NSO Offers Farewell Salute To Rostropovich

By Robert Battey
Special to The Washington Post
Monday, May 21, 2007

Ina strong showing of respect and affection for former music director Mstislav Rostropovich, the National Symphony Orchestra musicians agreed to give a special free tribute concert on Saturday, beginning just two hours before giving their final performance of a challenging subscription program. It was a touching gesture, and the capacity audience bespoke the veneration that Slava inspired here.

Rostropovich, who died April 27, just after his 80th birthday, was the NSO's fourth music director and led the group for 17 seasons. Much has already been said about him, and the concert itself was appropriately short on eulogies (though there were interesting photos and essays in the program booklet, which is likely now a collector's item).

The hour-long concert featured brief tributes from orchestra members and Rostropovich's successor, Leonard Slatkin, setting off musical selections of particular importance for Rostropovich, including the slow movements of the Tchaikovsky "Pathetique" Symphony, the Shostakovich Fifth, and the brief overture "Slava!," which Leonard Bernstein composed on the occasion of Rostropovich's ascension to his post here.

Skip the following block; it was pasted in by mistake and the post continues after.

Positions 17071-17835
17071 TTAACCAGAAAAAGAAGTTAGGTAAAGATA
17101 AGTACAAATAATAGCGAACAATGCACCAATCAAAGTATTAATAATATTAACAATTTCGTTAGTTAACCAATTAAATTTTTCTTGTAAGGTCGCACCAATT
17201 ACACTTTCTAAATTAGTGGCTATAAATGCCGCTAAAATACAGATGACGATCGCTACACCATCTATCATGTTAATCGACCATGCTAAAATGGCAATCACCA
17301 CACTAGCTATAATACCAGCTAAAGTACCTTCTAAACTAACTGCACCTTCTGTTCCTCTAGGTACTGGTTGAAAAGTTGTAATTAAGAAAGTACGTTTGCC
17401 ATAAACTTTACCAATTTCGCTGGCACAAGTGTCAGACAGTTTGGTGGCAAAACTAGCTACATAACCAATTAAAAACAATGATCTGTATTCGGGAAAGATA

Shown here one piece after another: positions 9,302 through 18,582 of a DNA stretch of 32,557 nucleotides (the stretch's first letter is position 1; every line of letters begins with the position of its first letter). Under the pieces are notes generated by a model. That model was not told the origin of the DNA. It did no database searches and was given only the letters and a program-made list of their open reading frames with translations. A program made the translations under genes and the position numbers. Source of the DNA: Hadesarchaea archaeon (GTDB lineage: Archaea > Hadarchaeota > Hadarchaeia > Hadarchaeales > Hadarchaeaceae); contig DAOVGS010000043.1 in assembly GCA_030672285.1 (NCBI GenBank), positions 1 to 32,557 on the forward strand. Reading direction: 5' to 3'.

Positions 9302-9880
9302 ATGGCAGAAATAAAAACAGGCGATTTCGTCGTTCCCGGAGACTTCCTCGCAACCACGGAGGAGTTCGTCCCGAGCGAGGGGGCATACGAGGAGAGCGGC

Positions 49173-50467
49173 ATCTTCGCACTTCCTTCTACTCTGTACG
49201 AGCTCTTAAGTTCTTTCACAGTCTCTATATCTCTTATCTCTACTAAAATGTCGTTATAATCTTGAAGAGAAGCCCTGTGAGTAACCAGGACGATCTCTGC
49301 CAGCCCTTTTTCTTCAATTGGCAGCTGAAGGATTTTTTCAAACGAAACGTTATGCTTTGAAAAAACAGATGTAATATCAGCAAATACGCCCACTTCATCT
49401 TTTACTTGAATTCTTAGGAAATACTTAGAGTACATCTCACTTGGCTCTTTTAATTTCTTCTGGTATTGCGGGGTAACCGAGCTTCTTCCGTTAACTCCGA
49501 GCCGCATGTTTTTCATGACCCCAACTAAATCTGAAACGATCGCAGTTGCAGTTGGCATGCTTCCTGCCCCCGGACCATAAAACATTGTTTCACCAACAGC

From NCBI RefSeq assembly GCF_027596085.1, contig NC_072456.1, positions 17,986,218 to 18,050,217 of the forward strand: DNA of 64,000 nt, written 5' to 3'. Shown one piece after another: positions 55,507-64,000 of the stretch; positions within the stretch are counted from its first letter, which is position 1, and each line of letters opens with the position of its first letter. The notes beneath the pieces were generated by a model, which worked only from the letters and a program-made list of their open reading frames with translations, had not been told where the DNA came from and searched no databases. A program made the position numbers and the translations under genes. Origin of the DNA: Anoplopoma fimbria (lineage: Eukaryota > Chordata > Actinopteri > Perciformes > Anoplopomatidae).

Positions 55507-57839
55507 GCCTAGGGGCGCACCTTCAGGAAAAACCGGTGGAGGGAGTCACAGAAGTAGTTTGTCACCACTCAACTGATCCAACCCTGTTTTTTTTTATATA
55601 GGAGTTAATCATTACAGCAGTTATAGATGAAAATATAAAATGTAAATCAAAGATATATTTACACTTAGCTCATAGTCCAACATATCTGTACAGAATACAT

The concert opened with the NSO cello section playing David Teie's four-part arrangement of the Sarabande from Bach's Cello Suite No. 6. Inferring harmonies that the composer didn't actually write is always a risky venture, but the arrangement set the warm-hearted tone of the evening nicely.

For the two big symphonic excerpts, the NSO played well enough, but it is a different band under Slatkin. For all his technical sloppiness as a conductor, Rostropovich could draw playing of blistering intensity in concerts, little of which was evident on Saturday. Whether from Slatkin's precise but generic conducting or because they were saving themselves for the real work of the evening later on, the NSO performed in largely perfunctory manner. There was plenty of pizazz in the Bernstein overture, but that was built-in.

The concert ended with what should have been a moving, almost reverent gesture. The entire hall was darkened, with a single overhead spotlight on the conductor's podium. Then, over loudspeakers, came Rostropovich's own recording of the Bach Sarabande heard earlier. The image was indeed moving, but the recording was, sadly, one of Slava's least-happy moments in the studio. It was a shame to remember him that way, but one guesses that most of those in attendance already had their own special Slava moments to take with them.

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